The Ills of Modern Man
posted on 5/2007 By:
Yes, the score is correct. Holy fuck.
I really thought that Canada’s Despised Icon could never top 2005’s The Healing Process, (one of my favorite albums of that year) but with a little line-up tweak plying the same technical death metal meets hardcore ferocity (deathcore I guess), The Ills of Modern Man surpasses its predecessor in every way.
Everything about the release is just ridiculously tight: the Yannick St-Amand production, which is better than ever; the furious vortex of grinding; squealing complexity; the thunderous grooves (I hesitate to use the word breakdowns); the dual vocals. Everything is just maxed out. On top of that, Despised Icon have, unlike similarly veined Beneath The Massacre, learned to flesh out their songs and throw in a little control amid the chaos. No, this isn’t a more commercial release, as its just as vitriolic as the last record, it's just there’s a tangible sense of improved, more memorable song writing.
While tracks like seething opener (and first single/video) “In the Arms of Perdition”, “The Ills of Modern Man”, “Nameless” and the reworked “Oval Shaped Incisions” (from their debut split with Bodies in the Gears of the Apparatus) quite simply rip your face from your skull, the rest of the tracks like “Furtive Monologue”, “Quarantine”, and “Sheltered Reminiscence” and “Tears of the Blameless” while still full of slicing, ripping grinding complexity, have more focus on off kilter, methodical, angular Meshuggah-isms and truly devastating grooves (especially the crushingly stuttering persona favorite “A Fractured Hand”). The real surprise of the album though, has to be closer “Fainted Blue Ornaments”, a track with just a sick groove and gang chants that will be sure to divide fans with its epic, orchestral, dare I say melodic climax. Personally, I think it’s a brilliant stroke and one that ends an utterly searing album with a brilliant dash of introspection.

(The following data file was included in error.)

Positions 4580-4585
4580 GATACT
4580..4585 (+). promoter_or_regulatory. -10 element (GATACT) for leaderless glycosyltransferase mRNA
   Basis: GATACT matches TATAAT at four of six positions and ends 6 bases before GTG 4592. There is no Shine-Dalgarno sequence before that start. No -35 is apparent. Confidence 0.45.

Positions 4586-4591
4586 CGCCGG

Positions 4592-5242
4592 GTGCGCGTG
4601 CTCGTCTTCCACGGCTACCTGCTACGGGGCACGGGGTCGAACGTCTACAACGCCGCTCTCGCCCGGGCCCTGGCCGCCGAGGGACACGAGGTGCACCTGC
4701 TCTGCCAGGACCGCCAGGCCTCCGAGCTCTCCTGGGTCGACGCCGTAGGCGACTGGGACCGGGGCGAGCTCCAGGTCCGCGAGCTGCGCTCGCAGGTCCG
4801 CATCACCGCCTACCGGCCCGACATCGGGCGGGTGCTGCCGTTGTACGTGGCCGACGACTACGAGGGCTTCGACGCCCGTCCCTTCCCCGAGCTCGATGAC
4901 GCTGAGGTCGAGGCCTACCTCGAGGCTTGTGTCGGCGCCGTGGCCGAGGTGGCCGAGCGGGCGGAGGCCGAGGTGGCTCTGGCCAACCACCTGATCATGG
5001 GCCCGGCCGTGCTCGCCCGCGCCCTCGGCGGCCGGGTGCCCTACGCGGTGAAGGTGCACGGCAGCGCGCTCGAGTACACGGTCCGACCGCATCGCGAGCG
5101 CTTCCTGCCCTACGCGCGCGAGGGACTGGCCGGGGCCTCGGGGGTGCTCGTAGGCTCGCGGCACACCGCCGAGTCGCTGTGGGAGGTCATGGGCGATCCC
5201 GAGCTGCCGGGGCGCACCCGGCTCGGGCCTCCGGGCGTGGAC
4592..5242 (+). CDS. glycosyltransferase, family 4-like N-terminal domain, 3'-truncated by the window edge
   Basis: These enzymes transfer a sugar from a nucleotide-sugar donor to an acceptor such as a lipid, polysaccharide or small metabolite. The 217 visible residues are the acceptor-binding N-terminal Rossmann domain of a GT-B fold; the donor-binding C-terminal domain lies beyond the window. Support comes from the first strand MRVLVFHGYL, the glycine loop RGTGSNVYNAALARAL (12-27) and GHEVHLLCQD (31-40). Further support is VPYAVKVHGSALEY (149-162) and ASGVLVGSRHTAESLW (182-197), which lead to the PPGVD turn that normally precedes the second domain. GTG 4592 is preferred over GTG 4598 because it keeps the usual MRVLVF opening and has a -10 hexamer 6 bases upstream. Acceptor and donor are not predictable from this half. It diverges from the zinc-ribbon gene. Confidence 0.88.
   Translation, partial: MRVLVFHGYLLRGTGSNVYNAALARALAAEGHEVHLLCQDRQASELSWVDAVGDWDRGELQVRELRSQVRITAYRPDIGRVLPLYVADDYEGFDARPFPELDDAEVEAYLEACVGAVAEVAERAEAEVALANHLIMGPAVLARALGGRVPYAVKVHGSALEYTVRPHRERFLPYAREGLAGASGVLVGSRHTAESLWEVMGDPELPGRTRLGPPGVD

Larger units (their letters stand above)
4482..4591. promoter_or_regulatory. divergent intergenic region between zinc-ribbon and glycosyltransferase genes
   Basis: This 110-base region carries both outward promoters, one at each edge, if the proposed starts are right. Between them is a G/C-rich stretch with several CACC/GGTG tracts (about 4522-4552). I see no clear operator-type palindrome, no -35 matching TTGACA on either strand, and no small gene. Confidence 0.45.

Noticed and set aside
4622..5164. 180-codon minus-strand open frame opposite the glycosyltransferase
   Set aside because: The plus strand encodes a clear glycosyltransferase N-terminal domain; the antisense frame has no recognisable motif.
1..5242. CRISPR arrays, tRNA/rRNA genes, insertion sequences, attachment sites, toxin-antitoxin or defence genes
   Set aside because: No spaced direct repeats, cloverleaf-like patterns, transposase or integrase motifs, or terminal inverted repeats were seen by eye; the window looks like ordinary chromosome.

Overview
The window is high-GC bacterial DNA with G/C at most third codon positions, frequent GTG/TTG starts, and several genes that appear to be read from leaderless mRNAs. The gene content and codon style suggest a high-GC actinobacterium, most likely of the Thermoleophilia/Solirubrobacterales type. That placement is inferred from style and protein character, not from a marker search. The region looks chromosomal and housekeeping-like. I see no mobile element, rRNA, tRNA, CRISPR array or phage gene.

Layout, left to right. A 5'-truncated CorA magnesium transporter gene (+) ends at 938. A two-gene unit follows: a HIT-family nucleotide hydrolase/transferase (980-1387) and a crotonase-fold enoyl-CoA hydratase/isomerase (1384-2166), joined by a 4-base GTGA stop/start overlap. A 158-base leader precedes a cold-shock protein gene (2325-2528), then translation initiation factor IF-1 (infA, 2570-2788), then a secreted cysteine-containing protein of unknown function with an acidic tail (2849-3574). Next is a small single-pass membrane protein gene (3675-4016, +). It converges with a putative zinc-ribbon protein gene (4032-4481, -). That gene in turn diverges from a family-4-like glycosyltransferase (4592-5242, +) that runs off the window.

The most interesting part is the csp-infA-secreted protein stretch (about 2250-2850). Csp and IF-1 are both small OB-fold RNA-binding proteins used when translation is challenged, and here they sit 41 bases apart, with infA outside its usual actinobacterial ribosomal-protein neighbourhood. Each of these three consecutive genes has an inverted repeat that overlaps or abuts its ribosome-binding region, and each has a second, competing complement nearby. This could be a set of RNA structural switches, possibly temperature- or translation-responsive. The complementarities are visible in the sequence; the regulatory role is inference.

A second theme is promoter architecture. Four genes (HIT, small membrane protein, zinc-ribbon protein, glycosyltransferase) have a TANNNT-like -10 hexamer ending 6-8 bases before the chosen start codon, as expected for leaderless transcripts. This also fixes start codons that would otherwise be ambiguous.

As with seemingly anything to come of Canada in this vein, the musicianship is simply unparalleled, but again, whereas Beneath the Massacre sort of blew their wad on musicianship and forgot song writing with Mechanics of Dysfunction, Despised Icon realize that musicianship is only as good as the songs being delivered.
As with anything with the word ‘core’ remotely attached (i.e.The Faceless, The Red Chord, Winds of Plague, Job For a Cowboy, Beneath The Massacre, Diskreet, etc) there will be some that simply discount Despised Icon as death metal pretenders and merely hardcore kids playing grindcore, but simply put, this stuff is just as complex and brutal as anything on Unique Leader, just without the long locks and folded arms. Brutality is brutality no matter who is playing it, and these skilled Canadians are as brutal and brilliant as it gets.
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